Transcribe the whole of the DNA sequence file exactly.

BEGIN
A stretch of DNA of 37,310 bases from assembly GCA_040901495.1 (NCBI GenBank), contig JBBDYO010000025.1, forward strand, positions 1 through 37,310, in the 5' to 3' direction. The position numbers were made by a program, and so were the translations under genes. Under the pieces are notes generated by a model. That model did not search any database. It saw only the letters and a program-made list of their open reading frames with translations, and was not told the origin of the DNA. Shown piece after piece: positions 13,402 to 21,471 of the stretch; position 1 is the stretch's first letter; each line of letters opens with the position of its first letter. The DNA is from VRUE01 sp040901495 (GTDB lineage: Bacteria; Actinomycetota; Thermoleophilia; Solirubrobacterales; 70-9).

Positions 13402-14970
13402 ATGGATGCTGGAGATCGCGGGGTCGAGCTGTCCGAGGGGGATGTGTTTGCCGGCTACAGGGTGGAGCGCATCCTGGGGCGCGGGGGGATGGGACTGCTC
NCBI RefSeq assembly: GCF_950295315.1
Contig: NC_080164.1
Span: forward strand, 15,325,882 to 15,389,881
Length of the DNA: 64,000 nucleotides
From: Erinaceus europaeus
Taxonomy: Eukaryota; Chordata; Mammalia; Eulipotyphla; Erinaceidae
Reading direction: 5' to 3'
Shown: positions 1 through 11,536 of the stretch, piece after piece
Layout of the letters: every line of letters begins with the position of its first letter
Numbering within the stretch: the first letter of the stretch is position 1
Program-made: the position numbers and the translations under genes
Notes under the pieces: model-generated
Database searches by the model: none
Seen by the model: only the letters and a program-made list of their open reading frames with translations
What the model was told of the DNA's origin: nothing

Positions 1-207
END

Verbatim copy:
A stretch of DNA of 37,310 bases from assembly GCA_040901495.1 (NCBI GenBank), contig JBBDYO010000025.1, forward strand, positions 1 through 37,310, in the 5' to 3' direction. The position numbers were made by a program, and so were the translations under genes. Under the pieces are notes generated by a model. That model did not search any database. It saw only the letters and a program-made list of their open reading frames with translations, and was not told the origin of the DNA. Shown piece after piece: positions 13,402 to 21,471 of the stretch; position 1 is the stretch's first letter; each line of letters opens with the position of its first letter. The DNA is from VRUE01 sp040901495 (GTDB lineage: Bacteria; Actinomycetota; Thermoleophilia; Solirubrobacterales; 70-9).

Positions 13402-14970
13402 ATGGATGCTGGAGATCGCGGGGTCGAGCTGTCCGAGGGGGATGTGTTTGCCGGCTACAGGGTGGAGCGCATCCTGGGGCGCGGGGGGATGGGACTGCTC
NCBI RefSeq assembly: GCF_950295315.1
Contig: NC_080164.1
Span: forward strand, 15,325,882 to 15,389,881
Length of the DNA: 64,000 nucleotides
From: Erinaceus europaeus
Taxonomy: Eukaryota; Chordata; Mammalia; Eulipotyphla; Erinaceidae
Reading direction: 5' to 3'
Shown: positions 1 through 11,536 of the stretch, piece after piece
Layout of the letters: every line of letters begins with the position of its first letter
Numbering within the stretch: the first letter of the stretch is position 1
Program-made: the position numbers and the translations under genes
Notes under the pieces: model-generated
Database searches by the model: none
Seen by the model: only the letters and a program-made list of their open reading frames with translations
What the model was told of the DNA's origin: nothing

Positions 1-207